Due to the precise control of the MEMS mirror 162, the interferometry system may achieve larger resolutions than the conventional inferometer. For example only, the interferometry system 120 may have a resolution of 5 microns in x and z directions. Additionally, the inferometry system 120 may continuously adjust the mirror 162 to vary coverage of the projected fringe pattern on the surface 166. For example only, the fringe pattern may be steered in real time to cover an area of 200 millimeters by 200 millimeters.

Referring again to FIG. 3B, the steering MEMS mirror system 122 projects the one or beams of light (i.e. pattern or fringes) generated by light system 118 or the interferometry system 120 onto the surface 102, as described above. For example, the control module 104 may control the steering MEMS mirror system 122 to project the pattern or fringes to a particular location on the surface 102.

In one embodiment, the control module 104 may control the optics system 130 to create a pattern of one or more structured lines for projection onto the surface 102. More specifically, the control module 104 may control a number of the structured lines, widths of the structured lines, spacing between the structured lines, angles of the structured lines, and/or intensity of the structured lines. Additionally, the control module 104 may control the optics system 130 to create a pattern of one or more shapes for projection onto the surface 102. For example, the control module 104 may control the optics system 130 to create patterns of circles, concentric circles, rectangles, and/or other N-sided polygons (N≧3) for projection onto the surface 130.

The control module 104 may control the pattern projected based on a feature being measured. More specifically, referring now to FIGS. 5A and 5B, two exemplary methods for controlling the pattern according to the present disclosure are shown.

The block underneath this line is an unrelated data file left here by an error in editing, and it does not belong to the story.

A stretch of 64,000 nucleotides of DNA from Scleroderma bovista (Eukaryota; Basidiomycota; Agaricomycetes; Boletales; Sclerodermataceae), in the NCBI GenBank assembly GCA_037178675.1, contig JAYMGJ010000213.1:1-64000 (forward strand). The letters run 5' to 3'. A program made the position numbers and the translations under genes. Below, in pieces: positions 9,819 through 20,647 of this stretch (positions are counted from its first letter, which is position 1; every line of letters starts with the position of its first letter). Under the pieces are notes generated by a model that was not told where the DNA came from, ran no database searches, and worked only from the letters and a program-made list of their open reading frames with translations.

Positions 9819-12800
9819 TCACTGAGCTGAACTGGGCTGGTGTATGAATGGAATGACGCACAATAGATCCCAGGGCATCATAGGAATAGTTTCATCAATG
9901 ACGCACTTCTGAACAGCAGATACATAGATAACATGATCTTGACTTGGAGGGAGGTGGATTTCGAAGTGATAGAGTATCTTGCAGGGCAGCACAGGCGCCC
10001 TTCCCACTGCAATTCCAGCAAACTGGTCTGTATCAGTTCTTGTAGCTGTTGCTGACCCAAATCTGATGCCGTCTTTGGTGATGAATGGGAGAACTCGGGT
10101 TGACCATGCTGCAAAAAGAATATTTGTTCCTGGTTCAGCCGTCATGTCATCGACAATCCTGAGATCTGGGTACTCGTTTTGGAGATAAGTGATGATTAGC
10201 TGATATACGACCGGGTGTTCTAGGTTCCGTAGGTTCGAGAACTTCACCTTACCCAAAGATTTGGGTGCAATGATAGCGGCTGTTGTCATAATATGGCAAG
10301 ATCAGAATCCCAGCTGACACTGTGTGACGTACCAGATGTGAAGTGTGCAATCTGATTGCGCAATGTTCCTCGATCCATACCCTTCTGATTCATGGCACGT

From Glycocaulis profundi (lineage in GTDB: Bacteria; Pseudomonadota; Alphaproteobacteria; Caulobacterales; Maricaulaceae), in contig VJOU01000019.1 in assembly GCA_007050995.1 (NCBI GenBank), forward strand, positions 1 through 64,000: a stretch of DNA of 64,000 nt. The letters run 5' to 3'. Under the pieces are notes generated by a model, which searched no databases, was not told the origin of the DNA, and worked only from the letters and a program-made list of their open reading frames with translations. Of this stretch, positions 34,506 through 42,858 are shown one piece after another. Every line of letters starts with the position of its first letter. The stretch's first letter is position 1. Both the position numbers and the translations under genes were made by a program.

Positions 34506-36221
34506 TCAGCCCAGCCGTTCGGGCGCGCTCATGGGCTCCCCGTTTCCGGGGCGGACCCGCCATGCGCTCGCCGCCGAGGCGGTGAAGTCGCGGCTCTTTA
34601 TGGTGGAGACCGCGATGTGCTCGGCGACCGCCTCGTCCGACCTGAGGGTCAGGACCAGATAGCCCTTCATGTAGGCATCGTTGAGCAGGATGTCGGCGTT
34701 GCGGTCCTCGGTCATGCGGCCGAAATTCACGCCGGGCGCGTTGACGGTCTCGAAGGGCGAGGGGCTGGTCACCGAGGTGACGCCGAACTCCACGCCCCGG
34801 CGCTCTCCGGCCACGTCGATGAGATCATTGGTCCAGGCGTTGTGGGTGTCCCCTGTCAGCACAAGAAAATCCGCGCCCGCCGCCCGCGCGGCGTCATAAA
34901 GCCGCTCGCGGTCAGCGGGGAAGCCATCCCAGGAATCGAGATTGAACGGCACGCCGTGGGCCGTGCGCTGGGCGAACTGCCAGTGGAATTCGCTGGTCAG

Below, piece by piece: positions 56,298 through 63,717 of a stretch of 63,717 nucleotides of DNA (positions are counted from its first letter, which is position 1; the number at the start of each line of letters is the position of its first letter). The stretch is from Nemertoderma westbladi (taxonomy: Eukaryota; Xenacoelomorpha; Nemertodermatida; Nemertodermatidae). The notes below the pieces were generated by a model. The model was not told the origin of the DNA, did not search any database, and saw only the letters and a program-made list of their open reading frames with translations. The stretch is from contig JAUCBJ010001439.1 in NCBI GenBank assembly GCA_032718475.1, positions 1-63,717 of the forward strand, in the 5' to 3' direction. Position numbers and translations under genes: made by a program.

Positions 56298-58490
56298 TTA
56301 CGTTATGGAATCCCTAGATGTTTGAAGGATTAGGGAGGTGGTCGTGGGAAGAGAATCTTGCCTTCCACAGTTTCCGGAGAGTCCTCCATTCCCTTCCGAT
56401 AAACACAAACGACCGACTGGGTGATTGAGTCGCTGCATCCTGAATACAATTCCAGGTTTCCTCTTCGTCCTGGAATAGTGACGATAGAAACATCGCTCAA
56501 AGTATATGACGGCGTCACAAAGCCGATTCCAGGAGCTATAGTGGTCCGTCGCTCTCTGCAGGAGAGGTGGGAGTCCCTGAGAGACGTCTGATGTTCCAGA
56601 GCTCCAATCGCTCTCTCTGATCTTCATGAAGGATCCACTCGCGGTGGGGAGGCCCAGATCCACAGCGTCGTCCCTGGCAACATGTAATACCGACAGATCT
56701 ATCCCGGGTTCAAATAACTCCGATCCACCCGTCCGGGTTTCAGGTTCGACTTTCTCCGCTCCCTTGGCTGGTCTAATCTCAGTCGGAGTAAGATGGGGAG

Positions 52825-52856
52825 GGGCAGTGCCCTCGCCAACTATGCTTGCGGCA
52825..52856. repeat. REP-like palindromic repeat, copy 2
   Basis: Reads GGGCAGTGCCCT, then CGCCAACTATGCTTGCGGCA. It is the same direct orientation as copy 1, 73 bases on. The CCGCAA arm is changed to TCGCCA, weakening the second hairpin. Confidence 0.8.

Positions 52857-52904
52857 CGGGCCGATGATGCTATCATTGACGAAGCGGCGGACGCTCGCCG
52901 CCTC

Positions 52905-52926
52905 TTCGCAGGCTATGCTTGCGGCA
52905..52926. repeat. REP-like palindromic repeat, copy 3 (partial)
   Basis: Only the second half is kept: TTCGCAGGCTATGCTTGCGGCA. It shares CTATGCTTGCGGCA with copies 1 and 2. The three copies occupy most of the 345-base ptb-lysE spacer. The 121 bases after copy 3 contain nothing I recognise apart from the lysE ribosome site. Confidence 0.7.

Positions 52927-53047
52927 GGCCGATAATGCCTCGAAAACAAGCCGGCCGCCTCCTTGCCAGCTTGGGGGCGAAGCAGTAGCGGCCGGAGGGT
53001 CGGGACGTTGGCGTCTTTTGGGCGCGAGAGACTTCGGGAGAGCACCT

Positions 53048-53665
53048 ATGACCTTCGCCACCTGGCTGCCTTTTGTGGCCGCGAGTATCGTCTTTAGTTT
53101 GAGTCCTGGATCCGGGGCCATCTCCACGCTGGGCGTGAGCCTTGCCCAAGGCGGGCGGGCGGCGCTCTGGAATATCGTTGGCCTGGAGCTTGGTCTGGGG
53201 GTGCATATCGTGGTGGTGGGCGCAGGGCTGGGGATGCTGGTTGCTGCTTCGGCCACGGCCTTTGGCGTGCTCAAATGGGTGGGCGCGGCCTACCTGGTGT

Referring now to FIG. 5A, an exemplary method for processing a hole in a surface is shown. The structured light contour sensing system may project a plurality of lines rotatably about the center of the hole. Thus, the reflected pattern may include a plurality of diametrically opposite points that correspond to the edge of the hole. This method allows for a more precise feature extraction and/or form measurement compared to merely using vertical and/or horizontal lines according to the prior art.

Referring now to FIG. 5B, an exemplary method for processing a slot in a surface is shown. The structured light contour sensing system may project a plurality of horizontal and vertical lines along the dimensions of the slot. Thus, the reflected pattern may include a plurality of points that represent the edges of the slot. However, depending on manufacturing tolerances, some slots may appear to be more like a hole, and thus may also be processed according to the method of FIG. 5A.

Referring again to FIG. 3B, the imaging system 110 receives a second pattern of light or fringed lines of light reflected from the surface 102 and captures the received light for contour sensing of the surface 102 by the control module 104. The received light may be different than the projected light due to a contour of the surface 102. For example, the surface 102 may include a plurality of features having varying depths. For example, the control module 104 may determine a range from the surface 102 based on a phase difference between the received light and the projected light. More specifically, the imaging system 110 may receive the reflected light, tilt the reflected light, and/or focus the reflected light. Furthermore, the imaging system 110 may then capture the received light and transmit corresponding data to the control module 104 for processing.

In one embodiment, the imaging system 110 includes a receiving MEMS mirror system 140, a focusing lens system 142, and an image capturing module 144. The receiving MEMS mirror system 140 receives the reflected light from the surface 102 and directs the received light to the focusing lens system 142. The focusing lens system 142 may include one or more lenses. For example, the control module 104 may control the receiving MEMS mirror system 140 and the focusing lens system 142 to provide precision sensor pointing alignment

The receiving MEMS mirror system 140 may also tilt the focused light onto the image capturing module 144 to maximize focus by maintaining the Scheimpflug tilt condition. Thus, for example, in one embodiment, a subset of the receiving MEMS mirror system 140 may direct the received light to the focusing lens system 142 while a different subset of the receiving MEMS mirror system 140 may tilt the focused light onto the image capturing module 144. Alternatively, for example, it can be appreciated that two different systems of MEMS mirrors may be implemented.